Veterinarians Now Have a Drug to Reduce Fever in Horses
In November 2019 the FDA approved the first and only medication for fever control in horses: dipyrone. Prior to this drug coming available, veterinarians were limited to using non-steroidal anti-inflammatory drugs to address febrile horses. During the 65th Annual American Association of Equine Practitioners Convention, held Dec. 7-11, 2019, in Denver, Colorado, Emily Sundman, DVM, clinical development manager at Kindred Biosciences, described the efficacy studies she’s done on the drug.

Dipyrone is a drug used in human and veterinary medicine for pain relief, fever reduction, muscle spasm suppression, and as an anti-inflammatory. In horses, veterinarians need to control fevers as quickly as possible to minimize deleterious systemic effects and improve patient well-being, Sundman explained.

To test dipyrone’s ability to reduce horses’ body temperature, she and her team conducted two studies on adult horses with respiratory infections and rectal temperatures of at least 102 degrees Fahrenheit.

Study 1

Sundman said they performed the first study, done without a placebo group, simply to determine what to expect from the drug. Her team gave eight affected horses a single intravenous (IV) 30 mg/kg dose of dipyrone and took rectal temperatures before drug administration and one, two, three, and six hours later.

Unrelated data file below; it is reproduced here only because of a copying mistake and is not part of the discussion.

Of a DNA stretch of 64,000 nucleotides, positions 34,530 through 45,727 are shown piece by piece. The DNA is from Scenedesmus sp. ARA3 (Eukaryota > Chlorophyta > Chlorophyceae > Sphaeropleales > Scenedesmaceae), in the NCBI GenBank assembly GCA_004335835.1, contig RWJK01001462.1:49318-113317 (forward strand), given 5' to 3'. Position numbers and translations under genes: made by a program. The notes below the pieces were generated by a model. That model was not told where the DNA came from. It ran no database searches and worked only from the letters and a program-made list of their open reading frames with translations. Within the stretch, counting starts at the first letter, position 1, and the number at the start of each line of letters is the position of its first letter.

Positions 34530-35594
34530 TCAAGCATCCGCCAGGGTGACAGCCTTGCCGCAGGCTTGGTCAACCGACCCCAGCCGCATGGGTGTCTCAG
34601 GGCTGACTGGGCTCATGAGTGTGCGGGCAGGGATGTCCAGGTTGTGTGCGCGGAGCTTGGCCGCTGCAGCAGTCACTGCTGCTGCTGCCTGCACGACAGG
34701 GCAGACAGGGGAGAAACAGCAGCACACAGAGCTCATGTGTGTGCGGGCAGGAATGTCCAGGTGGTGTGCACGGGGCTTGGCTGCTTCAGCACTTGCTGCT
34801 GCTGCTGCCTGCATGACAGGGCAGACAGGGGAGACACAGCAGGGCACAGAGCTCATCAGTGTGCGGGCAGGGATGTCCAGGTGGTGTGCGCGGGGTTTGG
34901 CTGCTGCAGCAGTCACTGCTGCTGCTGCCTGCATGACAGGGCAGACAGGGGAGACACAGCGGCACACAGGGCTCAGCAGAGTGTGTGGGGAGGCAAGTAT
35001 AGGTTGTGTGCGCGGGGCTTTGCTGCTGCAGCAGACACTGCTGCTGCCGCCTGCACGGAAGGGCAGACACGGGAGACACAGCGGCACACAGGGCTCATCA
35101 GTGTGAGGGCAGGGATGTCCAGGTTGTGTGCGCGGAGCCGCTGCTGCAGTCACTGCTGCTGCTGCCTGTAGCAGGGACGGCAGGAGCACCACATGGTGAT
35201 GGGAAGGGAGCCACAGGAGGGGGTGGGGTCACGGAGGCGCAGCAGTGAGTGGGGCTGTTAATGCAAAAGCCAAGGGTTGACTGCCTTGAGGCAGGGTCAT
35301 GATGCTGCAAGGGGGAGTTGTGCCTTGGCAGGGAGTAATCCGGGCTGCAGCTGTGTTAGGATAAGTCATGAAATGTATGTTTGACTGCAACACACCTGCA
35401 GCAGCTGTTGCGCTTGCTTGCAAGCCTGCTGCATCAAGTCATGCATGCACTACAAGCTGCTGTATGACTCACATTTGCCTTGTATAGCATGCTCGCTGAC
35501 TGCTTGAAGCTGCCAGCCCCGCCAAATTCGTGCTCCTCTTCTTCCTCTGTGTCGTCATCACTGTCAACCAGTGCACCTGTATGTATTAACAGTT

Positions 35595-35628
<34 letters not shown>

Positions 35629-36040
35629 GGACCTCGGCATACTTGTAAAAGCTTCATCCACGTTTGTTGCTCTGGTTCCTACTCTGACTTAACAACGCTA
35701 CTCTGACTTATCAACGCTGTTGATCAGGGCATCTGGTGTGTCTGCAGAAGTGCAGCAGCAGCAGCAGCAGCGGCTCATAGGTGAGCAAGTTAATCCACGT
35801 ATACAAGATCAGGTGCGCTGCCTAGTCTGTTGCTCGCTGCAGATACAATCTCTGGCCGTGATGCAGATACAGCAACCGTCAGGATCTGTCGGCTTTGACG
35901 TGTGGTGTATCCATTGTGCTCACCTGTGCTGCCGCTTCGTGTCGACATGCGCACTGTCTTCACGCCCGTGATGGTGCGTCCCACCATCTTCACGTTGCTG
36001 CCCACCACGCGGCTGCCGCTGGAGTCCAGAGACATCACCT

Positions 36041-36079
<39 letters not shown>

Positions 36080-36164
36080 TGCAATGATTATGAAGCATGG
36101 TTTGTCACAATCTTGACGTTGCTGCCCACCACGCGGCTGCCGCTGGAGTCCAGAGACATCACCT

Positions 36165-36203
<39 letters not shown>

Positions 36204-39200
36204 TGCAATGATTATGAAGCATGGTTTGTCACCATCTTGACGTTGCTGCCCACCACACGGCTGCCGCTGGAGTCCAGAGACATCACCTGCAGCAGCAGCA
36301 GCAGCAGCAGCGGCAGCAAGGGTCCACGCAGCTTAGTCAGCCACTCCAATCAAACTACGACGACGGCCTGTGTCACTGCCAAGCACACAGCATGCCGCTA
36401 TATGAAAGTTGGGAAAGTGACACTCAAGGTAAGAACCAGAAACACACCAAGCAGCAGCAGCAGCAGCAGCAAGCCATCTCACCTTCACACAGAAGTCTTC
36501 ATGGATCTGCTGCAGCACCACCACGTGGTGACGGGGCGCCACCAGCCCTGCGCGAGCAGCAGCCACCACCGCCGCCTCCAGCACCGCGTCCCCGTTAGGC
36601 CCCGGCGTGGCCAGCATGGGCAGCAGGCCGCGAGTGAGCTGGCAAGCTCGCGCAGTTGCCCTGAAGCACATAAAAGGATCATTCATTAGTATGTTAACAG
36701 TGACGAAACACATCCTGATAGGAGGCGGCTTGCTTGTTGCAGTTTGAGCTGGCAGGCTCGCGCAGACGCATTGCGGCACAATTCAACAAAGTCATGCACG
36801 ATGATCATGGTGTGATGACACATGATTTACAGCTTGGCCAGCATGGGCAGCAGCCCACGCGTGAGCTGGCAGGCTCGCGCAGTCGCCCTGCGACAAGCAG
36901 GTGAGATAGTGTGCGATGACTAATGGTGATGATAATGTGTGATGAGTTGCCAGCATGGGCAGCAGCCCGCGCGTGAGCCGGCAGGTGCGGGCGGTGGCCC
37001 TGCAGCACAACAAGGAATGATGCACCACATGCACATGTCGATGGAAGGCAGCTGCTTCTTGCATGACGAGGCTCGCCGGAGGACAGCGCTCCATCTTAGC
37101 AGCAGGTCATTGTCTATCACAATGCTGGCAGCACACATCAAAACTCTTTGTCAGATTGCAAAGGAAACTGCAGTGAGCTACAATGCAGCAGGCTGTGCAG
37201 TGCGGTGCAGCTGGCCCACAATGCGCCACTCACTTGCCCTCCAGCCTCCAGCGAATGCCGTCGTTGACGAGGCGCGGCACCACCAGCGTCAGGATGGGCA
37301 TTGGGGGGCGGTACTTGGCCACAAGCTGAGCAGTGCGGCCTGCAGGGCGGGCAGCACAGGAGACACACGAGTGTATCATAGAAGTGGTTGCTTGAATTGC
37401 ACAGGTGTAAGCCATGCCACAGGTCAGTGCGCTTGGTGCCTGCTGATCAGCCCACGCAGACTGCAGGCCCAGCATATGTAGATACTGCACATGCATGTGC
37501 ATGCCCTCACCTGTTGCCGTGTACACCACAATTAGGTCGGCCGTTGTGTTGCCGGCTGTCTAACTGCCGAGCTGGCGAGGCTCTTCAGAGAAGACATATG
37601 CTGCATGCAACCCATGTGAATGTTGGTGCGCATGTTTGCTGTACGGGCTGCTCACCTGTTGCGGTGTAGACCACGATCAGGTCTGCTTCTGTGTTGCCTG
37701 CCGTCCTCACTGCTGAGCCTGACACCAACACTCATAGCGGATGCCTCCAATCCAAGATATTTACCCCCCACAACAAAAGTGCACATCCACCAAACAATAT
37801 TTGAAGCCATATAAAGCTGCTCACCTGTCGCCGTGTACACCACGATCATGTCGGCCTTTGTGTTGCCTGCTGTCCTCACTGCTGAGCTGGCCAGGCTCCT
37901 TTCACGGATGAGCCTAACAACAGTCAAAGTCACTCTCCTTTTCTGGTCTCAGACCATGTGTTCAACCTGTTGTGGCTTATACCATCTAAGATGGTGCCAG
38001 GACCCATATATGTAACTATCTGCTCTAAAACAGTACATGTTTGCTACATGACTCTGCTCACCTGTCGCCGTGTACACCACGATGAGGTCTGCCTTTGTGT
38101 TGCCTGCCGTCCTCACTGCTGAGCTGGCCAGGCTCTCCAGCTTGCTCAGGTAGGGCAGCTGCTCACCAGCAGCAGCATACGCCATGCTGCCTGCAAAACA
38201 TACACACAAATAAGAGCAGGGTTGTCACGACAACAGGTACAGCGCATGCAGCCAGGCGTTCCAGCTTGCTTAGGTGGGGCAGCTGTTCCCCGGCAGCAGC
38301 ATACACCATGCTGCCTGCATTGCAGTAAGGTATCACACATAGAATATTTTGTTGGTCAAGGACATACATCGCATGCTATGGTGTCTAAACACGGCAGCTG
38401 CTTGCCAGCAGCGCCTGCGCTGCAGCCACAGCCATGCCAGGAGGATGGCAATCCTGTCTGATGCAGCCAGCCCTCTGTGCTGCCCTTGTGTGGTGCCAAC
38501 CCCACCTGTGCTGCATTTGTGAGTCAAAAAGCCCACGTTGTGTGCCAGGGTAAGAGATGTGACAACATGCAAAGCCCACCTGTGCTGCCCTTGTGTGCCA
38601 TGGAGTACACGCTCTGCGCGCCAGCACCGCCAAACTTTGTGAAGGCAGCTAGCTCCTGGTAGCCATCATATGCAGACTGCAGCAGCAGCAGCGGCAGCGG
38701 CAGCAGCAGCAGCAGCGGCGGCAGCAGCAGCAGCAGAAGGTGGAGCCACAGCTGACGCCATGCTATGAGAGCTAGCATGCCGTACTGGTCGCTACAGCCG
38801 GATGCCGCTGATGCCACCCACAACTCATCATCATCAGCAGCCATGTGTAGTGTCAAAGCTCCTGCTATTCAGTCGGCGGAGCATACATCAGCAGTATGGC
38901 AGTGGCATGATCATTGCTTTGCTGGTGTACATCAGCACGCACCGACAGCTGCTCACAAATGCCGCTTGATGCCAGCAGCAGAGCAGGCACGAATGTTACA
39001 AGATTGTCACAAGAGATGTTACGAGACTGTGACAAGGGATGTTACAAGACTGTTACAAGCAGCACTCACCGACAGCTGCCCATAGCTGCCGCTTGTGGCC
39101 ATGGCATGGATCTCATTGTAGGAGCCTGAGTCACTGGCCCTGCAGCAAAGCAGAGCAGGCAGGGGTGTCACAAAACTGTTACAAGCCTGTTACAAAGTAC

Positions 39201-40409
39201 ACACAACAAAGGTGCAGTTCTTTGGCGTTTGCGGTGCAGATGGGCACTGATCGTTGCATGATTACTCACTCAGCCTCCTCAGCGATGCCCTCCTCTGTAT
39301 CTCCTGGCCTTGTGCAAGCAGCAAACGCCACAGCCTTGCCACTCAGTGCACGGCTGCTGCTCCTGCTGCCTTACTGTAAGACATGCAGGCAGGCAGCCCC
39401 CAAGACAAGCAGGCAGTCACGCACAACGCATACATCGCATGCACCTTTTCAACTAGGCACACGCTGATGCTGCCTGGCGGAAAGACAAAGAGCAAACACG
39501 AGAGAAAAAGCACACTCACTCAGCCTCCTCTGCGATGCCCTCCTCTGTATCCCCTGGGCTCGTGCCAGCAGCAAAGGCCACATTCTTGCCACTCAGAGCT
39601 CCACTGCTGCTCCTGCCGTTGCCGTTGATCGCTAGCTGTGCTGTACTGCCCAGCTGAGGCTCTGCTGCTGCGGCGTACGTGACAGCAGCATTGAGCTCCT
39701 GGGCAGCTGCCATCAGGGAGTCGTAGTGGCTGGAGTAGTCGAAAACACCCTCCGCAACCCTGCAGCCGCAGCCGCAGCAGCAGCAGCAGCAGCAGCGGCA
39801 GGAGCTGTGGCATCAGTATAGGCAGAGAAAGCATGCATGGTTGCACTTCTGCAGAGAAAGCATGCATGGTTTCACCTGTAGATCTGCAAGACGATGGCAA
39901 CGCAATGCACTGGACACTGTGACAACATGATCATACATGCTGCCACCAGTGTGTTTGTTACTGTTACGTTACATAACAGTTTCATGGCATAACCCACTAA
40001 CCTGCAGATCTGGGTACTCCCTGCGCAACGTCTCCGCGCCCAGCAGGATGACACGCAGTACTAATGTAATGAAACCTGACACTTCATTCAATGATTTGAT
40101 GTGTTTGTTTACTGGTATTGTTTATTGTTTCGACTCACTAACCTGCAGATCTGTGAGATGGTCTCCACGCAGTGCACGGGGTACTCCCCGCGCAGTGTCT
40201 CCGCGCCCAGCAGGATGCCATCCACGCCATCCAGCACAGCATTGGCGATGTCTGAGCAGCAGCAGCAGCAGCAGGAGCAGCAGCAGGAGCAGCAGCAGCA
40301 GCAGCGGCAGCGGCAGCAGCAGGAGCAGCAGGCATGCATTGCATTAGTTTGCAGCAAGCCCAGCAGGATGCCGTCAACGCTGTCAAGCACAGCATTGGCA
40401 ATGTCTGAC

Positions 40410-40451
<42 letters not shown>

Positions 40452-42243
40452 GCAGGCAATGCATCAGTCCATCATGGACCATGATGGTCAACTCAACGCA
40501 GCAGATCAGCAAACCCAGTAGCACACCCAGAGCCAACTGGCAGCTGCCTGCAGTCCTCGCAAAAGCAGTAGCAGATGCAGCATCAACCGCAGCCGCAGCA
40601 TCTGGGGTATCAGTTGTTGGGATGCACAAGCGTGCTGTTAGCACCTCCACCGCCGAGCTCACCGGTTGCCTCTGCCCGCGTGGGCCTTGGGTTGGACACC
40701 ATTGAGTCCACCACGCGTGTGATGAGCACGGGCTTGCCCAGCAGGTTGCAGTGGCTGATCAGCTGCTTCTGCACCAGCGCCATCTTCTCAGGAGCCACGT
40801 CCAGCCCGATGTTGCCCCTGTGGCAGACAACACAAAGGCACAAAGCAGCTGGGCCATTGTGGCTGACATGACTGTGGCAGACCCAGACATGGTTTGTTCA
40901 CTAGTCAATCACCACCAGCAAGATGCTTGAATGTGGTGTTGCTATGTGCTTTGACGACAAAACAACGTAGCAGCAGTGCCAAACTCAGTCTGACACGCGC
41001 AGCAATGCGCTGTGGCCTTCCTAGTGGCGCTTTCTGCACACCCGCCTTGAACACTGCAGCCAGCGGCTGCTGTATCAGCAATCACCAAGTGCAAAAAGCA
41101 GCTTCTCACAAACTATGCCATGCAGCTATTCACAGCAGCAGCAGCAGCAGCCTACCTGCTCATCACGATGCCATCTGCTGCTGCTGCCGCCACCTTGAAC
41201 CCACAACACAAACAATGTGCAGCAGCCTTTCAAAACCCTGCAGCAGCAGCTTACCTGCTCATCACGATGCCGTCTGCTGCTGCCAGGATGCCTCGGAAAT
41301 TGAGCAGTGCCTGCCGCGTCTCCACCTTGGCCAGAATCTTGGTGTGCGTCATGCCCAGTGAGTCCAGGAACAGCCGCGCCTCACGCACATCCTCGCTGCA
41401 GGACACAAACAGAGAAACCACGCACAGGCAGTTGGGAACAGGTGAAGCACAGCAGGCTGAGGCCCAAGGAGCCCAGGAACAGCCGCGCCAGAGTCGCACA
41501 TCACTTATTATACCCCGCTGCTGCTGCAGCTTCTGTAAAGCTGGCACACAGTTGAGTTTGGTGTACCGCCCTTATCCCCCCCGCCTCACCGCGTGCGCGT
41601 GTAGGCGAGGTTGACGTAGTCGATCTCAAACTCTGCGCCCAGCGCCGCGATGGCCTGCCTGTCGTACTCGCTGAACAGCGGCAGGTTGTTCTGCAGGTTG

Sundman said body temperatures decreased by at least one degree in seven horses (87.5%), and fevers disappeared completely in six (75%). Dipyrone rapidly and significantly reduced the horses’ temperatures at all four timepoints.

Study 2

The second study was randomized and placebo-controlled. The researchers took the rectal temperatures of 31 febrile horses before administering dipyrone, then four and six hours after. The following day horses crossed into the other treatment group, and the procedures were repeated in any still-febrile horses. Treated horses’ temperatures lowered significantly more than controls’ four and six hours post-treatment with dipyrone.

“Intravenous dipyrone can effectively reduce fever in horses with respiratory infection quickly (as early as one hour), with maximum effect at three to four hours, maintained over a six-hour period,” Sundman concluded.

She said the only symptoms her team noted were temporary changes in fecal consistency and clinical signs consistent with respiratory infection.

“This study provides supportive information for practitioners to evaluate horses post-treatment with dipyrone in clinical practice,” she said.